GM-CSF is a hematopoietic cytokine that may affect various functions of the central nervous system, as the molecule and its receptors are expressed in the brain.51 We assessed the GM-CSF levels in CID patients for the first time, and we found that insomnia patients had significantly higher GM-CSF than GS controls, and GM-CSF positively correlated with the severity of insomnia. GM-CSF is not a proinflammatory cytokine produced immediately after the onset of infection or inflammation. Rather, it is induced as a result of the proinflammatory cytokine activation cascade, involving somnogenic IL-152 and TNF-α.53 SAA can also upregulate GM-CSF.44 The human body is a complex physiological entity, with various inflammatory factors influencing each other. The chronic process of insomnia is an important factor leading to changes in the levels of many circulating cytokines.

RANTES is classified as a chemokine and is a chemoattractant of T cells, eosinophils, and basophils, recruiting leukocytes into inflammatory sites.54 Apart from its widely known role in human immunodeficiency virus infection, RANTES plays a role in inflammation in patients with obstructive sleep apnea,55,56 which manifests as a positive association between RANTES and Apnea–Hypopnea Index (AHI) in adults. A recent study found that sleep deprivation was associated with a potential decrease in the RANTES/CXCL9 ratio, which is related to changes in the Th1-related chemokine balance.57 Our study, for the first time, detected the serum level of RANTES in CID patients and found that it was negatively correlated with the severity of insomnia.

The Possible Diagnostic and Prognostic Value of These Inflammatory Biomarkers

ROC analysis was used to calculate the cut-off values of different inflammatory biomarkers to discriminate between true and false CID diagnosis as established by the ICSD-3 criteria. The results showed that the AUCs of all four inflammatory biomarkers were over 0.6 between patients with CID and GS. The optimal cut-off values for TNF-α, SAA and GM-CSF indicated that subjects should be considered to have CID if their inflammatory biomarkers levels were above the corresponding cut-off values. The optimal cut-off values for RANTES indicated that subjects should be considered to have CID if their inflammatory biomarkers levels were lower than the corresponding cut-off values. These results might provide strong cues for considering CID relative to healthy sleep, implying the possibility that these serum indexes act as objective diagnostic markers for CID. Combining these four indicators may provide a more specific and sensitive method to better manage and offer more accurate prognosis of patients with CID.


There are several limitations in this study. The inflammatory factors were only measured at initial presentation rather than being tracked during the treatment of insomnia. Additionally, this study is an exploratory analysis based on a relatively small sample. The limited statistical power due to the sample size means that we cannot accurately determine the different contributions of each inflammatory factor to insomnia. In future research, a larger sample size is needed to increase the statistical power. Finally, our analysis was limited to the serum levels of the inflammatory factors, and we were unable to assess the association between the inflammatory factors and complications caused by insomnia. The study findings should motivate further investigations into the inflammatory mechanisms underlying the effects of CID, which will have implications for cardiovascular and other chronic inflammatory disorders in insomnia patients.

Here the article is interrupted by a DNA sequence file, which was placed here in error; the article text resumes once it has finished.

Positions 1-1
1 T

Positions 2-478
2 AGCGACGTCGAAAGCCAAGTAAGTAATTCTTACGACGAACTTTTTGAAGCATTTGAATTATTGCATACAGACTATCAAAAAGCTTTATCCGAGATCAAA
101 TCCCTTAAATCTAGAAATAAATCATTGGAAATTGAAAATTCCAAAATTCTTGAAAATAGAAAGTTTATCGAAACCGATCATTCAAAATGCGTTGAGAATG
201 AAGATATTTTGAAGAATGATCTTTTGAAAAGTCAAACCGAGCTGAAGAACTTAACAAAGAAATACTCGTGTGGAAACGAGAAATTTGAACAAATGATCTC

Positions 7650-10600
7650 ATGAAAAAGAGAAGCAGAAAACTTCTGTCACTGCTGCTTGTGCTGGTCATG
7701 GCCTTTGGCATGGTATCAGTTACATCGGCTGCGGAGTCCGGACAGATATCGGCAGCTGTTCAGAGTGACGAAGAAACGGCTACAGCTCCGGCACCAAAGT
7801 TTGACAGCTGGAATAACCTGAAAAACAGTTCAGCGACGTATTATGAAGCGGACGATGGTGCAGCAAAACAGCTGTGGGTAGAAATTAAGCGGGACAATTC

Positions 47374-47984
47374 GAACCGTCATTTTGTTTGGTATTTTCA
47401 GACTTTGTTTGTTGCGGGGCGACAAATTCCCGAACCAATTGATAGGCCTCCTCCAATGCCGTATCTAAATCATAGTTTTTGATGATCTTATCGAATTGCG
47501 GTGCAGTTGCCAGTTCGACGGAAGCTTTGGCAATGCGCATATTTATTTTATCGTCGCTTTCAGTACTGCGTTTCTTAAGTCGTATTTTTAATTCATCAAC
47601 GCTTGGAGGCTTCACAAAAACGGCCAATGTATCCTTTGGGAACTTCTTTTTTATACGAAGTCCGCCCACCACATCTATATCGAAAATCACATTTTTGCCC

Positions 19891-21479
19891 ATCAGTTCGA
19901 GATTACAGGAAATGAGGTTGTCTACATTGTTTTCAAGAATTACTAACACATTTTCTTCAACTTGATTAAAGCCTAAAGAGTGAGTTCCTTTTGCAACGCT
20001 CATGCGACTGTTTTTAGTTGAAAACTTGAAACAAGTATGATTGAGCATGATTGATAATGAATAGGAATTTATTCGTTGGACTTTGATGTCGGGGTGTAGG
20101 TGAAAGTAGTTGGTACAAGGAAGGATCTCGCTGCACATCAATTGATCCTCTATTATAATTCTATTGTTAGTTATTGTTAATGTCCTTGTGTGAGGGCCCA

In summary, our data showed that the levels of inflammatory mediators (SAA, TNF-α, and GM-CSF) were significantly elevated, while the level of RANTES decreased in CID patients and, to some extent, these changes are related to the severity of insomnia. In the future, we can verify the roles of these inflammatory mediators (SAA, TNF-α, GM-CSF, and RANTES) in the mechanism of insomnia by animal experiments, and find the interventions of preventing the biological consequences of CID by inhibiting inflammation. As a result, the health of insomnia will be improved.


We would like to thank the Neurology (Sleep Disorders), the Affiliated Chaohu Hospital of Anhui Medical University for their support during data collection. Gong Chen and Gui-Hai Chen are co-correspondence authors for this study.


This work was financially supported by the National Natural Science Foundation of China (81671316), and the Natural Science Foundation of Anhui Medical University (2018xkj066).


The authors have indicated no conflicts of interest.